Into a glass measuring cup with a spout, add a couple tablespoons of flour and whisk in a small amount of water to make a slurry. Pour into the mushroom sauce and whisk until integrated. Whisk in nutritional yeast, garlic, and thyme. Simmer, uncovered and stirring occasionally, until the sauce thickens to your desired texture. If not thick enough, create more of the flour slurry and whisk into the sauce.
Taste and adjust the seasonings. Whisk in the dissolved miso. Pour into a serving bowl and serve.
Instead of your classic layered lasagne casserole, here you spread the filling directly on the cooked lasagne noodles, roll each one into a pinwheel, and bake them topped with marinara sauce — quite festive. Use leftover filling as a sandwich spread, dip, salad dressing base, or some other creative way.
super-firm tofu, broken into chunks
greens (such as spinach, kale, chard, or beet greens), chopped
fresh basil, chopped, or dried basil
fresh or dried thyme
fresh or dried oregano
fresh sage, chopped, or dried sage
fresh parsley or cilantro, chopped
pitted olives or capers
green onions, sliced
unsweetened plant-based milk (such as soy or rice)
freshly ground pepper
store-bought marinara sauce
Bring a large pot of water to a boil. Add a tablespoon of olive oil and a sprinkle of salt to the boiling water. Add the lasagne noodles and cook until almost done (al dente) according to the package directions. Drain and cool under cold running water.
Meanwhile, in a food processor, combine the tofu, greens, basil, thyme, oregano, sage, parsley or cilantro, olives or capers, green onions, nutritional yeast, garlic powder, and pepper. Add a tablespoon or two of olive oil and enough milk to process the mixture until almost smooth. Taste and adjust the seasonings.
Preheat the oven to 400ºF. Spread a thin layer of marinara sauce on the bottom of a baking dish. Using one noodle at a time, spread the tofu filling onto the noodle. Roll up and place the pinwheel on the marinara sauce in the baking dish. Repeat until all the noodles are used. Spoon more marinara sauce on top of the pinwheels.
Cover with aluminum foil and bake until bubbling, about 30 minutes. Uncover and bake 10 minutes longer, then broil to crisp the top. Let sit about 10 minutes and serve!
The wild rice and mushrooms make a chewy and chunky soup — perfect for cold, rainy days. If you don’t have an Instant Pot, you can make this recipe in a soup pot or pressure cooker on the stovetop. To cook wild rice, use 1 part wild rice to 3 parts water or broth. If you don’t have time to soak the wild rice, just add a few additional minutes of cooking time. For the herbs, you can use fresh or dried.
greens (such as kale, chard, spinach, or beet greens), chopped
parsley or cilantro
Prepare the crispy tofu and set aside.
Set your Instant Pot to the Sauté function. When hot, add the oil and then the onion, carrots, mushrooms, and a pinch of salt. When the vegetables start to brown, add up to ¼ cup wine and cook until the wine is absorbed. Add the wild rice, water or broth, cashew cream, and a sprinkle of salt. Stir well.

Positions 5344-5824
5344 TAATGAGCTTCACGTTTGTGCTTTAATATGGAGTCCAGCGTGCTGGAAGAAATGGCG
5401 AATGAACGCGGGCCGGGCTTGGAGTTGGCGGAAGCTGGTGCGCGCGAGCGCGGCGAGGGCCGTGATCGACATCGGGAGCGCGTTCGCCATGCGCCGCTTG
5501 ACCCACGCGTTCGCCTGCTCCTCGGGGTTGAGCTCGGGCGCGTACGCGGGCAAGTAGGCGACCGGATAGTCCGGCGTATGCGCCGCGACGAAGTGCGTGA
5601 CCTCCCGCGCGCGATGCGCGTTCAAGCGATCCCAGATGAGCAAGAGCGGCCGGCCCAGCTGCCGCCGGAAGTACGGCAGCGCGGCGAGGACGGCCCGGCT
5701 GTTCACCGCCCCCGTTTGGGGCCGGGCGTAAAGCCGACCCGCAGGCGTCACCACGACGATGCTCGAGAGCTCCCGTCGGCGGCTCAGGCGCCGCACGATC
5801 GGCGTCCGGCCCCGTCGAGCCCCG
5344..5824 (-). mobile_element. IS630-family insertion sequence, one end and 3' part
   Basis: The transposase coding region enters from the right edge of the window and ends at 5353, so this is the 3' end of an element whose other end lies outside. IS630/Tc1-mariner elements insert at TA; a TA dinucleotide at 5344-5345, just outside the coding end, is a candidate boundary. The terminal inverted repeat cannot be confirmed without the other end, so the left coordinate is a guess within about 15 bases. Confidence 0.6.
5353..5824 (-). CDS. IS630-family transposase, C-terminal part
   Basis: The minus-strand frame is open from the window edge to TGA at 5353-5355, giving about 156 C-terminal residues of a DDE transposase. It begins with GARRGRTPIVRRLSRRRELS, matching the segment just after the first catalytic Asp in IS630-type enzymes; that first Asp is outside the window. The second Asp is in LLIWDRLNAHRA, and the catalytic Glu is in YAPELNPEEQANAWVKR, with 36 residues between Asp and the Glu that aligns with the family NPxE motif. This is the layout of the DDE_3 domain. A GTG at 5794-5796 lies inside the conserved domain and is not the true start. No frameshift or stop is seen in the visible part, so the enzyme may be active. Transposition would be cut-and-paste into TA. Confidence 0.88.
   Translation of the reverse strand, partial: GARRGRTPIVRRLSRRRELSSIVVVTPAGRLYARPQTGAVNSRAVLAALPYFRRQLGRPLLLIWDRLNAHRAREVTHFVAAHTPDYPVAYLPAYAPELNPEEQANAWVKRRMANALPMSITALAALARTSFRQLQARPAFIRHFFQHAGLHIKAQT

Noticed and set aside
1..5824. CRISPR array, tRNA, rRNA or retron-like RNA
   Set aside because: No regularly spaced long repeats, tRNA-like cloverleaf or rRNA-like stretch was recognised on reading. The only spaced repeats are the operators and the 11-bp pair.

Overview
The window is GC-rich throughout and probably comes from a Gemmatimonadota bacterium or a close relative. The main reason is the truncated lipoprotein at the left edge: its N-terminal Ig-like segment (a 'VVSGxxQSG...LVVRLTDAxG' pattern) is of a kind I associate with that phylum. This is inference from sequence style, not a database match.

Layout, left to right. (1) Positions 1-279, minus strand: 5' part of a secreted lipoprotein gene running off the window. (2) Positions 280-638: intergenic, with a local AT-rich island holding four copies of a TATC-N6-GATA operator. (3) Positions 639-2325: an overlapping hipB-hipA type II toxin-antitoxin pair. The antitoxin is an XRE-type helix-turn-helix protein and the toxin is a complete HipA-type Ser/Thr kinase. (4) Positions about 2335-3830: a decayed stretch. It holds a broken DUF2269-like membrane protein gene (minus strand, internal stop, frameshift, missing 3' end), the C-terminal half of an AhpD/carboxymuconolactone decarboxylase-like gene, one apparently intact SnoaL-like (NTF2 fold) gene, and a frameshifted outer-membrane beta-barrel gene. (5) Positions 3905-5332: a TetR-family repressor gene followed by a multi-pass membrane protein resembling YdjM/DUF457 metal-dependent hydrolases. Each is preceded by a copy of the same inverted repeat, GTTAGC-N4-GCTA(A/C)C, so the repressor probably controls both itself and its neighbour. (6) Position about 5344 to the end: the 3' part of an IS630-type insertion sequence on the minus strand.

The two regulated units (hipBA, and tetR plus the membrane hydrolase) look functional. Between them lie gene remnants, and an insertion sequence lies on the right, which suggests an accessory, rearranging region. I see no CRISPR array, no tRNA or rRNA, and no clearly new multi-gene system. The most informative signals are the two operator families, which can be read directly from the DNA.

Cancel the Sauté function, press the Pressure Cooker function, lock the lid, and set to Sealing. Set the time to 10 minutes. Let the pressure release naturally for 20 minutes before Venting.
Unlock the lid. Stir the mixture and taste to make sure the wild rice is cooked to your desired texture. Stir in the greens, garlic, and herbs. Taste and adjust the seasonings. Garnish each bowl with crispy tofu and serve.
This is a no-cook pasta sauce, where you put the ingredients (other than the pasta) into a serving bowl, pour over with the just-cooked hot pasta, mix, and serve. It’s a crowd-pleaser. One variation worth a try: Top each serving with chewy bits of crispy broiled tofu.
brown rice pasta or whole-wheat pasta of choice
jarred roasted red peppers, cut into small pieces
sun-dried tomatoes (in oil or not), cut into small pieces
store-bought or homemade olive tapenade
green onions, thinly sliced
chile powder or red pepper flakes
freshly ground pepper
toasted sunflower seeds
Bring a large pot of water to a boil. Cook the pasta according to the package directions. Drain the pasta, reserving about 1 cup of pasta cooking water.
Meanwhile, in a large bowl, add the sun-dried tomatoes, roasted red peppers, olive tapenade, parsley, oregano, green onions, nutritional yeast, chile powder or red pepper flakes, turmeric, pepper, and sunflower seeds. Toss to combine.
Using a large serving spoon, spoon the pasta into the bowl, tossing together after each spoonful until you reach your desired ratio of pasta to sauce. Add in the reserved pasta cooking water 1 tablespoon at a time until you reach your desired sauce texture. Taste and adjust the seasonings, toss, and serve.